Articles in publications like The New York Times and The New Yorker have raised suspicion about the low-fat diet, along with the high-sugar, high-carb diets that fill the void fatty foods left vacant. Some of these lay the blame with the sugar industry. Some blame Keys.
Teicholz’s 2014 book “The Big Fat Surprise: Why Butter, Meat and Cheese Belong In A Healthy Diet” sharply criticizes Keys, his methods and his attitudes toward studies that contradicted his theories.
“The story is really one of personalities and politics and the players in the field. It is a story of people; people do science,” she said. “And if people let studies go unpublished or sit in NIH basements, those are stories of people.”
According to the Centers for Disease Control, more than one-third of adult Americans are obese, which contributes to some of the most persistently lethal ailments like Type 2 Diabetes and certain cancers, along with CVD.
The CDC also reported that, by 2015, over 100 million Americans over 18 had Diabetes or prediabetes. This is especially difficult to bear because of its cost to the health care system, preventability and lethality.
“If you were running a baseball team and you had 40, 50 years of complete losses, you would think, ‘maybe there’s something wrong with our strategy here.’ You would not describe that as progress,” Teicholz said. “You cannot look at the picture of health in America since 1965 and say that this has been progress.”
Still, Teicholz said her role in breaking up a long-established orthodoxy in the nutrition industry was vital.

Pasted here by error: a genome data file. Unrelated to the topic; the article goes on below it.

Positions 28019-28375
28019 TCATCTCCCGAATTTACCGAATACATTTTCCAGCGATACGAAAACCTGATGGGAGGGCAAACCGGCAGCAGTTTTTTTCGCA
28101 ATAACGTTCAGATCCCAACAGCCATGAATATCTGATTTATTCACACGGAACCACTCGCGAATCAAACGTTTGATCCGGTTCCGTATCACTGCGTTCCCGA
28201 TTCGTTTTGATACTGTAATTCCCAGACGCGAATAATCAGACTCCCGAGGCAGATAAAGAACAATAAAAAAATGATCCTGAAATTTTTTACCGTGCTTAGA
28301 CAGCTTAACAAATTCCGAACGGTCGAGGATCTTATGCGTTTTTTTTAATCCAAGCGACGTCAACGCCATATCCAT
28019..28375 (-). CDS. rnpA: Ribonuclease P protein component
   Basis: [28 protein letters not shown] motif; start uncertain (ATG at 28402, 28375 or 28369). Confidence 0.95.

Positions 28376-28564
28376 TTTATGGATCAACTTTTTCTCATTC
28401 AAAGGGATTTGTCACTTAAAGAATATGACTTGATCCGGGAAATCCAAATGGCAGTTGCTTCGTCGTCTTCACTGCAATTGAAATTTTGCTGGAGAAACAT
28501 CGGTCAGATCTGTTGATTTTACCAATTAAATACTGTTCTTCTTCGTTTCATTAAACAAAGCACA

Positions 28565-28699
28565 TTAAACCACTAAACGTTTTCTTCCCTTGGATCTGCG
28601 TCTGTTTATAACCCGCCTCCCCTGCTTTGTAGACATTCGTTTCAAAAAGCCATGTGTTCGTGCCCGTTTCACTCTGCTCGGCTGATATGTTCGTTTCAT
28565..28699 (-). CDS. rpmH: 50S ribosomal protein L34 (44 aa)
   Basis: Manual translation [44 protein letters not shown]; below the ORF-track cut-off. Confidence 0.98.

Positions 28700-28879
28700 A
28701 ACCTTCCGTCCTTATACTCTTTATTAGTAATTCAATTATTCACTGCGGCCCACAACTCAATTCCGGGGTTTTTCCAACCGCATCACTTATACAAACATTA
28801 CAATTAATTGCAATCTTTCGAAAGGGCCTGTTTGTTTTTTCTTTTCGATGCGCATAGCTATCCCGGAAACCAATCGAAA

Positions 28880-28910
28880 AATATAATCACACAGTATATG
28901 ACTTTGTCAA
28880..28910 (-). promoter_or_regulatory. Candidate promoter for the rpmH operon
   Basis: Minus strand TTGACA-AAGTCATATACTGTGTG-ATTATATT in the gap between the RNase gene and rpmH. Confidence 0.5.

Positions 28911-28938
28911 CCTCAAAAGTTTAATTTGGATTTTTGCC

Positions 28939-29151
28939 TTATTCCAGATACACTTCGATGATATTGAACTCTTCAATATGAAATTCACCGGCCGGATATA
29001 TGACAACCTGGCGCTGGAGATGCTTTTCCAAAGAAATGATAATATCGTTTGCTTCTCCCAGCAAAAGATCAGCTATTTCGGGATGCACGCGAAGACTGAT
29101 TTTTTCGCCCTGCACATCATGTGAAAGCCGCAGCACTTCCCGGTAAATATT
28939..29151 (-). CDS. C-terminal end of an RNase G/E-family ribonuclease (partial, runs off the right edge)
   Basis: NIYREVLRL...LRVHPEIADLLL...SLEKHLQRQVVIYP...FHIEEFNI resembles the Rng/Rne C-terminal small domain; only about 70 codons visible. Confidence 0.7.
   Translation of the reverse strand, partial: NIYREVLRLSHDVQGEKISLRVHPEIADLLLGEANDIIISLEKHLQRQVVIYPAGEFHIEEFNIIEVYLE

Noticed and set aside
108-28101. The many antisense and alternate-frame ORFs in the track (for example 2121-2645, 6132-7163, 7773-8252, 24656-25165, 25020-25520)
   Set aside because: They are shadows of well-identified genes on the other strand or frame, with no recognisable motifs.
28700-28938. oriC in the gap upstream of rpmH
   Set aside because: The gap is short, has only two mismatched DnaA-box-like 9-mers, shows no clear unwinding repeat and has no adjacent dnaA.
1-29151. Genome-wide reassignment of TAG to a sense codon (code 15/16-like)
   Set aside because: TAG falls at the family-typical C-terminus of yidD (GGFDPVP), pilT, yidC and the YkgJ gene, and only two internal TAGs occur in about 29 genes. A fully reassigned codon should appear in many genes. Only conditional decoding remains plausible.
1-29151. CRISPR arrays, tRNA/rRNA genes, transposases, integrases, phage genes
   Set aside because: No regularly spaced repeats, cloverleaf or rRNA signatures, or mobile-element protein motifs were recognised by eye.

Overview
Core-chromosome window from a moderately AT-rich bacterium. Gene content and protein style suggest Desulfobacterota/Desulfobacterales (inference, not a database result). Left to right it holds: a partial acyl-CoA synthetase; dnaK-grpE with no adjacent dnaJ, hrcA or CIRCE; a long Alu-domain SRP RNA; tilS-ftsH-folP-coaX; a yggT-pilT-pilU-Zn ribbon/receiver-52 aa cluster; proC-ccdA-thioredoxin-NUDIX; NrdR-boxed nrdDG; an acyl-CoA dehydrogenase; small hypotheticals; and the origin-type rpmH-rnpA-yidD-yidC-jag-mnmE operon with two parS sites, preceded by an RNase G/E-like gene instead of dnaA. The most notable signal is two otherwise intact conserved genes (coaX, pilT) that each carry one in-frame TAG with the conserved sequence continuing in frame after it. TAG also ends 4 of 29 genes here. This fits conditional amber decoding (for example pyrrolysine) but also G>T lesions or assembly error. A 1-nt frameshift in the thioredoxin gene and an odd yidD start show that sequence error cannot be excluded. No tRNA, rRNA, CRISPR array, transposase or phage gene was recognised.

“He really was on a frontier and many of the mistakes that he made or problems with his data were completely understandable,” Teicholz said. “I truly believe that he had absolutely the best intentions in mind.”
A paradigm shift?
Scientists and journalists with a range of views on Keys’ work and legacy have engaged in public dispute for the last decade, with critics questioning the scientific value of his work and others denouncing detractors’ stances as marketing gimmicks.
Henry Blackburn, who worked with Keys extensively during his research in the 1960s, said Teicholz and others ignore Keys’ legitimate contributions.
Blackburn, now retired, runs the University’s archival history of Keys’ lab and research. He said claims from Teicholz and others don’t come from the science community and are the result of underhanded attempts to sell books and faddish diet programs.